Judge rejects Apple's calls for Samsung censure
Schiller takes stand to defend iPad
Apple's demand that Samsung be censured for releasing evidence that had been struck out of the two companies' patent battle has been rejected by the presiding judge.
Apple had asked Judge Lucy Koh to sanction the lawyers involved in Samsung's decision to send evidence that had been filed too late for the trial proceedings to some members of the press, or else to rule in favor of Cupertino for the whole case – something to which Samsung objected.
Judge Koh was scathing about Samsung's conduct, but after interviewing jury members on an individual basis to see how they had been affected by the leaked information, declined to take further action.
"Those remedies are not warranted by the current record," the San Jose Mercury News reports her as saying. "I will not let any theatrics or sideshow distract us from what we are here to do."
While four jurors said they had seen the reports, this wasn't seen as a problem. Koh asked them to refrain from reading about the case, promising them all a scrapbook of coverage after the trial ends.
In a busy day's testimony, Apple's marketing boss Phil Schiller took to the stand to defend his company's right to own such design features as a tablet with rounded corners. Apple has spent $647m on advertising the iPhone around the world since 2008, he said, plus $457m on iPad, and Samsung's design thefts had hurt Cupertino's bottom line.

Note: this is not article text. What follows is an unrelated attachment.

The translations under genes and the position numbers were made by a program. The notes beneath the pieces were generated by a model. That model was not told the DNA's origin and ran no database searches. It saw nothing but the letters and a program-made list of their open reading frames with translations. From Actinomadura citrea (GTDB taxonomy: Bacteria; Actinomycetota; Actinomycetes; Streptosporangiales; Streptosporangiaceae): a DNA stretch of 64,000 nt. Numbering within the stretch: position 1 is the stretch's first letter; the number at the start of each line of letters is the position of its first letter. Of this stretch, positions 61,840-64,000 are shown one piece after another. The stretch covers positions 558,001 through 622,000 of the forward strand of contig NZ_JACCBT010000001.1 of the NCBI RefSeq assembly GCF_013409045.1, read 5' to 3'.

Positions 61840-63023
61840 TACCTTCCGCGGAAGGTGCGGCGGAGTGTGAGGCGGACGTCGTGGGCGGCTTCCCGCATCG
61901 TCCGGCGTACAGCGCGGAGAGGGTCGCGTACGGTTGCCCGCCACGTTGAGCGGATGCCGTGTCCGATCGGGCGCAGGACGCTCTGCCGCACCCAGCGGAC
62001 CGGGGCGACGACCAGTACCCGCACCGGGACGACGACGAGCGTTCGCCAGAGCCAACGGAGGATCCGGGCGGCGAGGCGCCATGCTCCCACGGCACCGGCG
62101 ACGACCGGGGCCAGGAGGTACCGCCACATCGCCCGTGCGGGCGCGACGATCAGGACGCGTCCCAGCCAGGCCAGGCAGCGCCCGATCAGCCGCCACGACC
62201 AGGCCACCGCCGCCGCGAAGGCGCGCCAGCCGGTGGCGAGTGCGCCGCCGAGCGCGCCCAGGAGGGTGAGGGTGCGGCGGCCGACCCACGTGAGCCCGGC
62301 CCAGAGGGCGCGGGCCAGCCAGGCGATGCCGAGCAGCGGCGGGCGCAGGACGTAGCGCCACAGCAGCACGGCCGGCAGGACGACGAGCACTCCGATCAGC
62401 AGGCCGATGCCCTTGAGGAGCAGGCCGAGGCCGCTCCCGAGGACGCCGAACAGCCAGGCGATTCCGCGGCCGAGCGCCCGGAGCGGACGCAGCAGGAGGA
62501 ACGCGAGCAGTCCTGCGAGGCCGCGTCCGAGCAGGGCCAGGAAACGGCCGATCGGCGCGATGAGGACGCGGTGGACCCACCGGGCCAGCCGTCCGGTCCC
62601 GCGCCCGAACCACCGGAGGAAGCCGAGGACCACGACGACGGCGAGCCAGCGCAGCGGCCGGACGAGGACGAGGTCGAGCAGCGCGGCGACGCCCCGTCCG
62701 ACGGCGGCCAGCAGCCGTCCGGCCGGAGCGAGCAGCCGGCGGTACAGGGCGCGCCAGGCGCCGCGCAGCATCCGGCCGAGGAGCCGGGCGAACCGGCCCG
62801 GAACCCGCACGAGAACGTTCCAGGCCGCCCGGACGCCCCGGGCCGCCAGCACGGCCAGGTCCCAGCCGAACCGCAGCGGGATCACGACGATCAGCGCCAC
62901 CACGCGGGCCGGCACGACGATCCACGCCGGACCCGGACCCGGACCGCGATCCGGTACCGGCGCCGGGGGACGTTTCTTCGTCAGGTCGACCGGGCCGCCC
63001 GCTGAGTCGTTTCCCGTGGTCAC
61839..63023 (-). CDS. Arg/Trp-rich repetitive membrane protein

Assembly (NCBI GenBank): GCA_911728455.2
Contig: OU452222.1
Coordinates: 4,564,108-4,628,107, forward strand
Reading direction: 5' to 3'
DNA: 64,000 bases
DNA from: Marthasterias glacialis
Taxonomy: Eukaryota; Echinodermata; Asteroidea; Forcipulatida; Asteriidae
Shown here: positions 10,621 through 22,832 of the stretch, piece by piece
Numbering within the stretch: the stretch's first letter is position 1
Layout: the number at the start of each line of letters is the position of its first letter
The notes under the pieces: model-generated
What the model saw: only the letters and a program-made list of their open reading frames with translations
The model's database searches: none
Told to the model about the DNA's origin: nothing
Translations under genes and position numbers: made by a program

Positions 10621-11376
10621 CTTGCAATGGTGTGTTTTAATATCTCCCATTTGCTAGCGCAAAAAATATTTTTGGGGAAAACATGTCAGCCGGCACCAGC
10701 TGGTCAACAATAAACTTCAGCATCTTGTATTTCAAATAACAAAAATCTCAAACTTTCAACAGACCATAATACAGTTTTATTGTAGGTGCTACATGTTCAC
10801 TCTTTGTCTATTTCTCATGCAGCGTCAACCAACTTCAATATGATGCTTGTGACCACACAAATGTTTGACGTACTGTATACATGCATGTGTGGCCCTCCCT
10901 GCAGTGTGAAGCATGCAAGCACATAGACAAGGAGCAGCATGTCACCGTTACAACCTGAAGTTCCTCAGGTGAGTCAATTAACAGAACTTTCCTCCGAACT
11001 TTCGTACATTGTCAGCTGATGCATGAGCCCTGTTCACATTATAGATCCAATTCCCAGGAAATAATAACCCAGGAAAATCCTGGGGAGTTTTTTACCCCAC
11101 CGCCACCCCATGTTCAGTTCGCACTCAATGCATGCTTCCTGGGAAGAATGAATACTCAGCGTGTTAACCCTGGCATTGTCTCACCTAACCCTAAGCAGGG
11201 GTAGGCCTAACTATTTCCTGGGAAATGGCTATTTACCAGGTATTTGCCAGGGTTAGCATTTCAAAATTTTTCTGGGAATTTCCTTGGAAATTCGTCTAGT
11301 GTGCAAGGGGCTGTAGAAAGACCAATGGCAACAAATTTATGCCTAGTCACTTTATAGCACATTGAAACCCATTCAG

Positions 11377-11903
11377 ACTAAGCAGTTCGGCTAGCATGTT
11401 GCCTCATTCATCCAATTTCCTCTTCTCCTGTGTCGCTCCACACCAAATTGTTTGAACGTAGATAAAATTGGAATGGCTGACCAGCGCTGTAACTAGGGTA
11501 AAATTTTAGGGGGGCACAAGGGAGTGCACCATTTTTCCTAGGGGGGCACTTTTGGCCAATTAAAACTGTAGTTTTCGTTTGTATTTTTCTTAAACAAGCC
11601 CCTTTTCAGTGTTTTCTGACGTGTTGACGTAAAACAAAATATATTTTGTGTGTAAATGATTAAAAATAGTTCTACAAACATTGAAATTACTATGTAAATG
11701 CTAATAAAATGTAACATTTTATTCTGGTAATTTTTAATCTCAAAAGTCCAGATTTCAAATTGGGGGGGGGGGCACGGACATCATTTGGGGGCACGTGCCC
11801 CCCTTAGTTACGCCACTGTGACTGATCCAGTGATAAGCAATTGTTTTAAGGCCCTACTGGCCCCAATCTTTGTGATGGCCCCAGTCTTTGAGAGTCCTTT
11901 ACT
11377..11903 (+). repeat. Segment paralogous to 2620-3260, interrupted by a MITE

"I was pretty shocked at the appearance of the Galaxy S phone and the extent to which it copied (Apple products,)" Schiller said.
Apple lost out not just on iPhone and iPad sales, but also on its other lines, Schiller said. Apple's research showed that iPhone users were more likely to buy other Apple hardware in future, and this amounted to a lot of lost sales. "I absolutely believe it's had an impact on our sales," he said.
The company also took a considerable risk with products like the iPad, which launched into a sector that was considered moribund by many in the industry, he explained. When he saw the Galaxy Tab 10.1, Schiller said, he grew concerned that Samsung was going to copy Apple's entire product line.
Scott Forstall, Apple's senior vice president of iOS, also took the stand on Friday, recounting how Apple engineers had been recruited to work on the iPhone, then dubbed Project Purple, under strict terms of secrecy. They were isolated on the Apple campus to avoid news leaking out, and the door was marked with a sign reading "Fight Club" to remind people to be quiet, he said.
He did acknowledge that Apple bought phones from the competition and analyzed them, but said this was largely to sort out how to design antennas and avoid dropped calls. ®